(Our software does not permit us to show less than 1 star in the rating graphic above. Please note that the actual rating given to this film by our critic is 0 stars.)
What was Mammootty thinking when he signed up for this one? There are certain big screen projects in which a megastar can pull off strutting about to remind us of his hotness and coolth. A film purportedly on child rape is not that kind of project.
Yet, that is all Mammootty does in this weird directorial venture by Haneef Adeni. The Mollywood legend is not The Great Father’s only preening peacock, but he is the leader of the pride. Here, in short, is what happens in this film:
Mammukka caresses his beard.
Mammukka twirls his moustache.
Mammukka wears stylish clothes and poses for his daughter.
Mammukka wears stylish clothes and poses for the camera.
Mammukka gazes sexily at the camera.
Mammukka wears a leather jacket and gazes sexily at the camera.
Mammukka beats up people in slow motion.
Mammukka beats up people at normal speed.
Mammukka walks, in the presence of a loud background score dominated by pretentious English lyrics about his awesomeness.
There is more showing off where all that came from, in the form of imposing aerial shots, over-stylisation in every department and Peacock No. 2, a policeman played by Arya.
Here is what else happens in The Great Father:
Arya works out without a shirt.
Arya gazes sexily at the camera, his jaw angled just so.
Arya beats up people in slow motion.
Arya beats up people at normal speed.
Oh by the way, several children are brutally raped and murdered in this film, but of course they are secondary to the dudes in the lead.
Story? Sara David (Anikha) is a schoolkid who considers her father her superhero. Dad is the prominent builder David Nainan (Mammootty) who regales his daughter with tales of the many dragons he has slayed. Mum is Dr Michelle David (Sneha), who is inconsequential to this plot beyond the fact that she bore a child who is Mammootty’s character’s daughter. She is no different from that pretty female cop in fitted clothes who shows up to take instructions from and report to the good male cop played by Arya, ASP Andrews Eapen.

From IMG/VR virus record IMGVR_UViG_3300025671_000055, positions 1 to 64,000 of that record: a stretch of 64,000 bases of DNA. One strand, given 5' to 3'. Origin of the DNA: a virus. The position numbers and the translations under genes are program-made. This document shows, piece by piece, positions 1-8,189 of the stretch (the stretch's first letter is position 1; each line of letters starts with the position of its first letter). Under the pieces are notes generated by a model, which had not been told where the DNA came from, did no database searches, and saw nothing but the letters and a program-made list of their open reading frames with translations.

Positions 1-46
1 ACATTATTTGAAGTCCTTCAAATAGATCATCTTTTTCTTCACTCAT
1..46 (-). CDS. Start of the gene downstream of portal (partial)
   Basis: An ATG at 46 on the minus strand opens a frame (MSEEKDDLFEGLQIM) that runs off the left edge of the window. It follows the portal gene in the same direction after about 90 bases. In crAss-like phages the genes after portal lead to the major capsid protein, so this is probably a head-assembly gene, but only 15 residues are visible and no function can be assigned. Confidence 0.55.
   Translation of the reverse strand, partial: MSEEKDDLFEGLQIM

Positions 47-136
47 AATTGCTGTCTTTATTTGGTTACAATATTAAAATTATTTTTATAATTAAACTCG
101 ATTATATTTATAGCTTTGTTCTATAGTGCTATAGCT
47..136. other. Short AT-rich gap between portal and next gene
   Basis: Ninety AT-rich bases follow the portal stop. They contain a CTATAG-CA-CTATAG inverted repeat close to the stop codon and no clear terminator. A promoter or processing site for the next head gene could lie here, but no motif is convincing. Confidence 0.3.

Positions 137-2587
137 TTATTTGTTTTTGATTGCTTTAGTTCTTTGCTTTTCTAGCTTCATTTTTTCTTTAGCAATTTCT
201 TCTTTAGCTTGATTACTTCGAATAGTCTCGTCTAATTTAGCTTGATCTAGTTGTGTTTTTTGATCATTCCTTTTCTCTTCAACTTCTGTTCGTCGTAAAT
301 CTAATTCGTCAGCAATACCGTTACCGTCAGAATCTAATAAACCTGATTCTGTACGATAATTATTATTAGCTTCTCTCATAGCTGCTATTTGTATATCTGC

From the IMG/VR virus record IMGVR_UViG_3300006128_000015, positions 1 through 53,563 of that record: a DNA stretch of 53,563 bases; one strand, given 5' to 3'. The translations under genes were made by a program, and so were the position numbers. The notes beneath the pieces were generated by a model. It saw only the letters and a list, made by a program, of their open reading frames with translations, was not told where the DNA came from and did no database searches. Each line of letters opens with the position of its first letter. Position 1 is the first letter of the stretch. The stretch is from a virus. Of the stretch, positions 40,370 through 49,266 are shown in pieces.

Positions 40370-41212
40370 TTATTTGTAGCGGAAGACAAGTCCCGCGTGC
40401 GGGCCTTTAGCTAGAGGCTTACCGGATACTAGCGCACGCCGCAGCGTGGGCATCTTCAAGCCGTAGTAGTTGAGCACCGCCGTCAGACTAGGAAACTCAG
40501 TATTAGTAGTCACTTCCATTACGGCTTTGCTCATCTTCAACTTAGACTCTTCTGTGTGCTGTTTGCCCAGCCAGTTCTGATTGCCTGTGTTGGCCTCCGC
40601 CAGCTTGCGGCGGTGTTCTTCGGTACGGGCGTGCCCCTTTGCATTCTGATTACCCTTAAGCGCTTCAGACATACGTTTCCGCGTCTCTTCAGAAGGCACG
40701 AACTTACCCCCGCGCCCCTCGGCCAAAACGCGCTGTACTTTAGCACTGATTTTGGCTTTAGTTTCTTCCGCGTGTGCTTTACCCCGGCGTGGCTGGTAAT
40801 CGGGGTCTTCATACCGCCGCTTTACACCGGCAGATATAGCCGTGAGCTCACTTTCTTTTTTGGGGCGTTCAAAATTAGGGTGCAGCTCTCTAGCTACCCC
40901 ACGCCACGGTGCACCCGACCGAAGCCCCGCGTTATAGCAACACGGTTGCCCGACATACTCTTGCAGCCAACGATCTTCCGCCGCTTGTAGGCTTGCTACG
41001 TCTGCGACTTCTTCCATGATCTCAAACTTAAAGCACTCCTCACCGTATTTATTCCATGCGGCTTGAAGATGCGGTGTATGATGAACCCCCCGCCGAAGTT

A serial child rapist is on the loose in Kerala. One day, when he wanders too close to home, David takes it upon himself to finish the fellow. His antagonist in this mission, oddly enough, is Andrews. Their conflict is one of the The Great Father’s many contrivances.
There is worse to come. The fulcrum of the plot is the rape of a child, but writer-director Adeni did not deem it fit to research paedophilia. The result is that sexual violence is used here as a prop on which Mammootty and Arya lean their male ruggedness.
It gets so bad that Andrews and his colleagues – all of them supposedly well-meaning police personnel – are shown repeatedly badgering a child to acknowledge that she was raped, as aggressively as they would extract a confession from a criminal. Repeat: these are NOT evil cops, and their behaviour is presented as normal.
If that is not offensive enough, we have a psychiatrist (played by Miya George) whose idea of counselling a child victim of rape is to virtually scold her and place the onus on her to bring back smiles on the faces of her parents who are traumatised by her trauma. You would think her own recovery should be the girl’s priority, but no ma’am, this doc believes otherwise.
Wait, there is even worse. The mystique surrounding the rapist reveals Adeni’s Christopher Nolan complex. The villain’s ominous signature tune might have added up to something in a sensible film, in a cipher like this one it merges with the surrounding nonsense.
(Spoiler alert, though I honestly don’t know why I am bothering) We realise while putting two and two together in the climax, that David has known the rapist-murderer’s identity for a while but did not report him to the police. This means he risked the life and safety of little girls across the state in the interests of his personal vendetta. And this is the man the film touts as a “great father”? Seriously? (Spoiler alert ends)
It would be a waste to spend time analysing this ludicrous film’s politics. If you thought Mammootty could not do worse than last year’s White, the star is out to prove you wrong. The Great Father is below the bottom of the barrel. What were you thinking, Mammukka?
Published Date: Apr 01, 2017 05:39 pm | Updated Date: Apr 01, 2017 05:39 pm